The Lionfish – Enemy to New Orleans Offshore Fishing

lionfish

The Lionfish Not a Native to The Gulf of Mexico

The Lionfish originate from the Indo-Pacific and Red Sea.  Lionfish began appearing in the Gulf of Mexico in 2010, and they have now made our Gulf of Mexico home and are rapidly spreading throughout the region. The presence of the Lionfish has substantially affected New Orleans charter fishing.  It is believed that the Lionfish spread into the Gulf after they were introduced by people who had them in aquariums near the area of Southeast Florida in the 1980’s.  Louisiana fishing charter captains are watching and recording the migration and captures of this predator in the Gulf of Mexico.   This fish could impact the numbers of native fish in our region.

Lionfish Facts

  • It is not uncommon to find more than 100 lionfish on a small reef at one time
  • Lionfish possess 13 dorsal, 2 pelvic, and 3 anal spines that are venomous
  • An accidental stick from a Lionfish can be very painful
  • They have fins that are needle-sharp, and can easily penetrate wet suits
  • Lionfish are very elusive to the angler hook & line, making them difficult to catch
  • Lionfish have no natural predators in our area, nothing in our Gulf of Mexico will eat them except us!
  • Lionfish eat aggressively our native fish and crustaceans
  • The Lionfish has been observed eating prey up to 2/3 their own size!
  • Lionfish have shown the ability to withstand starvation for periods of up to 12 weeks.
  • Lionfish are found in higher densities in our Gulf of Mexico compared to other invaded regions
  • Lionfish in the Gulf of Mexico are capable of releasing up to an average of 27,000, but as high as 115,000 eggs as often as every 2-3 days.
  • Lionfish are typically white, with maroon stripes, but they have the ability to change colors to blend in with their environments over time.
  • You may also find Lionfish that are almost completely white or black.

Size Matters

LionfishAdult lionfish in the Gulf of Mexico can average approximately 9 inches long, and just over one-half pound in weight. Remember from the above list, they can eat prey up to 2/3 their own size.  The largest lionfish recorded in the Gulf of Mexico was 17.2 inches long. The world record lionfish was captured in Southeast Florida and was 18.5 inches long.  These numbers can certainly grow, as the amount of Lionfish are captured and recorded.

What to Do if you Capture this Predator

Well, for starters, be careful.  Handling this predator can lend to be quite painful if you are stuck by one of their many venomous fins.  Though the sticks have not shown to cause fatalities, they can cause swelling and extreme pain.  The Lionfish Coalition suggests using submersion in non-scalding hot water. Over-the-counter anti-inflammatory or pain medications may also be helpful in reducing the pain and swelling associated with a lionfish sting. Allergic reactions or shock symptoms should be considered an emergency situation, and you need to seek immediate medical treatment.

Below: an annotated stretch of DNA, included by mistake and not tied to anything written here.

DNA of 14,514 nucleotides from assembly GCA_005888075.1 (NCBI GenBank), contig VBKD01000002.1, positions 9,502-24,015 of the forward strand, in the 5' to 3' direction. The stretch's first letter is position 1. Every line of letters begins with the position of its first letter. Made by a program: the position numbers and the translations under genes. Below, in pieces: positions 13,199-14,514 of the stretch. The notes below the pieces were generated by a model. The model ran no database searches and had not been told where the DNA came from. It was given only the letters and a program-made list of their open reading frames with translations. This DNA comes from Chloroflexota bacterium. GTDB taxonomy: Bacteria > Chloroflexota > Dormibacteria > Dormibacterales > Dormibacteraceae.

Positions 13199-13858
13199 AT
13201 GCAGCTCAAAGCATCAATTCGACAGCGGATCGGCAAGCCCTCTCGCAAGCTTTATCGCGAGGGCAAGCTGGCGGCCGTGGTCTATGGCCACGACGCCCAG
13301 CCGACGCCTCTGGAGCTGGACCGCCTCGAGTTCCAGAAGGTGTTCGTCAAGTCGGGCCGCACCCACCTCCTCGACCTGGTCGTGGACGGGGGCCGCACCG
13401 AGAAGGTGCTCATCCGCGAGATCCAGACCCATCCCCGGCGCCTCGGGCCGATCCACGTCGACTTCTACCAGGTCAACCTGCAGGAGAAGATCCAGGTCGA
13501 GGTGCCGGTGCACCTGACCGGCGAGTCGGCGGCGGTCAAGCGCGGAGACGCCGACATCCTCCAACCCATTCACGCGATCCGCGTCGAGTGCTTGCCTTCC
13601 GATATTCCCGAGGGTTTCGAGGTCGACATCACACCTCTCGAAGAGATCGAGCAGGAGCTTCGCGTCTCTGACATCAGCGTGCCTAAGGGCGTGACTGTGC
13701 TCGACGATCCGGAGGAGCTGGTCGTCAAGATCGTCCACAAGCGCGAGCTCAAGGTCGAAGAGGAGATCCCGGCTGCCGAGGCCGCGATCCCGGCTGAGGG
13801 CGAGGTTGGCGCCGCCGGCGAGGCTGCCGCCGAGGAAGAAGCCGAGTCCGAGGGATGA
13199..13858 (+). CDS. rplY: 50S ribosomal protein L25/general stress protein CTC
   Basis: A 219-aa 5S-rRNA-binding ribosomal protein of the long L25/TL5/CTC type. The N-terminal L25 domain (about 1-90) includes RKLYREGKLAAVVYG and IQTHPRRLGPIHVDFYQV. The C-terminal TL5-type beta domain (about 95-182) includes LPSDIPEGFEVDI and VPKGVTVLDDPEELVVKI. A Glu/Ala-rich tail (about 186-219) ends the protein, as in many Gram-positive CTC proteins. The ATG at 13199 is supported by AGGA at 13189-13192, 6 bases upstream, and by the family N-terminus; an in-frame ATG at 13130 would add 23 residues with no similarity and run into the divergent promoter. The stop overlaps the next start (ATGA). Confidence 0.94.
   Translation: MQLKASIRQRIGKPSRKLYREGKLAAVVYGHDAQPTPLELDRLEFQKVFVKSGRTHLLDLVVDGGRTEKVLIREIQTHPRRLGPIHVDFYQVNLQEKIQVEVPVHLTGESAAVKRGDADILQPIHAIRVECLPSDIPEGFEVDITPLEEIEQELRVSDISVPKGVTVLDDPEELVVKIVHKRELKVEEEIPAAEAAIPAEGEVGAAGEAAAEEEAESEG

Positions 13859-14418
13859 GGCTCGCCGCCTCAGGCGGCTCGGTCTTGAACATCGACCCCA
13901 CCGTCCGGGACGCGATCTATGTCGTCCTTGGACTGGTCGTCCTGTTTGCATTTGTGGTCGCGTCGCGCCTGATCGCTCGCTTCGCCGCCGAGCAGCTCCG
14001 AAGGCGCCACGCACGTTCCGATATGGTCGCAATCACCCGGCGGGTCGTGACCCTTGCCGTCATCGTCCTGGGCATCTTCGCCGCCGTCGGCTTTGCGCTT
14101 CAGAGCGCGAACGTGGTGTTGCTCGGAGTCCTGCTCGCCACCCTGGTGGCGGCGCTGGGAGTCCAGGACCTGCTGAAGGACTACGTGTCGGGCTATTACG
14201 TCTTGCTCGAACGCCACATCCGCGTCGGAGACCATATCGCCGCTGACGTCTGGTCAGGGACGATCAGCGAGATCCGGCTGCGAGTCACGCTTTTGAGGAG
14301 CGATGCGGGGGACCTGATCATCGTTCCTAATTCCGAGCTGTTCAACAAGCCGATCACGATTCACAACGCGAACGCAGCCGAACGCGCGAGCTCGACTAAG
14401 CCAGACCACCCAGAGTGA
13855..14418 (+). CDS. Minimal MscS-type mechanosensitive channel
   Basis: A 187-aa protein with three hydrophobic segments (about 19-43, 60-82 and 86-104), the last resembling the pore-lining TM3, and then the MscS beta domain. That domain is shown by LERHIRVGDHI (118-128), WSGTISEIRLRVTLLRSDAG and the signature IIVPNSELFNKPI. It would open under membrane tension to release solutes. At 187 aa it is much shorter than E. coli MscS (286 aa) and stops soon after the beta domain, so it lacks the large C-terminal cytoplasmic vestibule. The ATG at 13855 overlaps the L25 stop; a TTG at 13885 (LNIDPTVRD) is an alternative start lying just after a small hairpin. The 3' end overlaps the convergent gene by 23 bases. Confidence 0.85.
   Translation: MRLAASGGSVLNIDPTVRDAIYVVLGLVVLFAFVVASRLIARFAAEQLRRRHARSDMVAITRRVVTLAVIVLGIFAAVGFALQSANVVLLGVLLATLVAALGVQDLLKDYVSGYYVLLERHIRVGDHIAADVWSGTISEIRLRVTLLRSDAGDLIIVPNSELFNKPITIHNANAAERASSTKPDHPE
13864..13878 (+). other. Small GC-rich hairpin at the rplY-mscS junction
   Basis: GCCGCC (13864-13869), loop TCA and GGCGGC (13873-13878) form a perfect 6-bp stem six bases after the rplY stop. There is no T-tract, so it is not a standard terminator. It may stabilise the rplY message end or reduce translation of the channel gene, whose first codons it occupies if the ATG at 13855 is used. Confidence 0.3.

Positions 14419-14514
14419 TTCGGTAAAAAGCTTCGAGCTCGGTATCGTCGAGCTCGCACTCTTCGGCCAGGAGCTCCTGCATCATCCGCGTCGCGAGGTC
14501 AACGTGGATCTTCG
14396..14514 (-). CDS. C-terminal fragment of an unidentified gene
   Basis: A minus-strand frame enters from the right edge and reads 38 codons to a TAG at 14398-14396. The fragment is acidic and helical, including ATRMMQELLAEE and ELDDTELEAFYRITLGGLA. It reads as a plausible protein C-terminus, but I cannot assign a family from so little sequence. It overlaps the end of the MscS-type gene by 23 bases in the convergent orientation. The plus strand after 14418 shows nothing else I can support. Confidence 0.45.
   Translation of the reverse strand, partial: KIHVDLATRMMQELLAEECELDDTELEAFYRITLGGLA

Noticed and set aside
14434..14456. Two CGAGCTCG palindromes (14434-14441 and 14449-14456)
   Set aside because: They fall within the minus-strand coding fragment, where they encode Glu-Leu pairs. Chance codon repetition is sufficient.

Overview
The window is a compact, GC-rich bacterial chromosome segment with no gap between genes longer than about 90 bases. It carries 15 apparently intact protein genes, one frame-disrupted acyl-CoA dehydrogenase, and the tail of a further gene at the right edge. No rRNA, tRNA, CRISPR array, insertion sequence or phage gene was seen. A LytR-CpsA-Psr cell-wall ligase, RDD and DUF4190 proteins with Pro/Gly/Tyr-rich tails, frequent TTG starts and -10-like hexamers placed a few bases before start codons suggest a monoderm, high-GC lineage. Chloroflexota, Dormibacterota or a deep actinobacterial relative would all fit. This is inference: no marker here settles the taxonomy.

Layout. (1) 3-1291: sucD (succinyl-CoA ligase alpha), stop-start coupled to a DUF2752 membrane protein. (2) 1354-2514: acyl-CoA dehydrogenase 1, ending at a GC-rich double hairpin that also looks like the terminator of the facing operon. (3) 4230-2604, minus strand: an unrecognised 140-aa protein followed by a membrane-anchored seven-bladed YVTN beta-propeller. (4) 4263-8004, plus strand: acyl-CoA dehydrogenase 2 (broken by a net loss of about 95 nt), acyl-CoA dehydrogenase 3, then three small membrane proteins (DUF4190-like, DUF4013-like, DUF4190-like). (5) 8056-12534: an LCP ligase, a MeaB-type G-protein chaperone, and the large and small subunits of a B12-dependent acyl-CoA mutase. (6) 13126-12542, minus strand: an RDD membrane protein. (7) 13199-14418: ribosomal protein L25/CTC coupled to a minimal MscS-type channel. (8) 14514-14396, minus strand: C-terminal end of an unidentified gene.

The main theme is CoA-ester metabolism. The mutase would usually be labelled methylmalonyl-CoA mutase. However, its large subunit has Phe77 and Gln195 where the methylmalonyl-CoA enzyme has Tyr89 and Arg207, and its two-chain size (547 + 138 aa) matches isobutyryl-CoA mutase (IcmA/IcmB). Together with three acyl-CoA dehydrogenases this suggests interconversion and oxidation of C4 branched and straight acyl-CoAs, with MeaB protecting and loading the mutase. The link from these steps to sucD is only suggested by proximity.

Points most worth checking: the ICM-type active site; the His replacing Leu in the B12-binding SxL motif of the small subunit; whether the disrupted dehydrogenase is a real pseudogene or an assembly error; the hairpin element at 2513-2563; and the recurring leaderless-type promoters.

Now, if you happen to “safely” capture a few Lionfish, their a quite a tasty meal.  Their meat is mild, sweet, and flaky. Lionfish can be prepared many ways and Lionfish are just as safe to eat as  Snapper and Grouper.  Use these tasty lil predators in chowder, sautéed, deep fried whole, even with lemon or lime in ceviche.

Recipes for Lionfish, Let’s Eat Them Before They Eat Our Native fish!

Fried Lionfish

Ingredients:

  • 42 ounces Lionfish fillets, patted dry
  • Flour (for coating)
  • 5 cloves of diced garlic
  • 2 cups chopped cherry tomatoes
  • 1/2 cup white wine
  • 1/4 cup fresh-squeezed lemon juice
  • 2 T. chopped fresh basil
  • lemon wedge for garnish

Preparation: Dredge fillets in flour to lightly dust. Place in sauté pan with small amount of hot butter over medium heat. Cook first side, careful not to burn.

Turn over fish when golden, and reduce heat. Add the garlic, tomatoes,  white wine and lemon juice. Cover and cook until fish is fork-tender.  Garnish with a lemon wedge.

Lionfish Ceviche

The acid from one or more types of citrus juices “cook” the fish, while flavors are added with  chilies, and herbs. Ceviche should only be made with the freshest of seafood.

Ingredients:

  • 1/4 cup fresh-squeezed lemon juiceLionfish Ceviche
  • 1/3 cup fresh-squeezed orange juice
  • 3 Tbs. fresh-squeezed lime juice
  • Pinch of sugar to taste
  • Pinch of salt to taste
  • 1/2 lb. lionfish fillets cut into 1/2-inch cubes
  • 12 cherry tomatoes, quartered
  • 1 small, ripe avocado, pitted and cubed
  • 1/2 cup cubed cucumber
  • 2 serrano chilies, minced
  • 2 Tbs. fresh cilantro, chopped
  • 1 Tbs. fresh mint, chopped
  • 2 Tbs. olive oil

Directions:
In a glass or plastic bowl, stir together lemon, lime, and orange juices. Season with salt and just enough sugar to offset the acid of the citrus juice.

Cut the Lionfish filets into 1/2-inch cubes, and add to the citrus juice. Be sure to Completely cover the fish with the citrus juices, this basically “cooks” the fish with the acids. Cover and refrigerate for 1 hour.

In a bowl, combine the tomatoes, avocado, cucumber, chilies, cilantro, and mint and stir to combine.

Transfer the fish to a colander and drain for several seconds. Once drained, add the fish to the tomato mixture and mix.

Drizzle with the combined ingredients with oil and salt to taste

Divide the ceviche among four small bowls and serve immediately.

 

If you are interested, click the lionfish records link for the current Gulf States lionfish records, and to report a state record in the Gulf of Mexico that you have captured, please contact the Gulf Coast Lionfish Coalition for instructions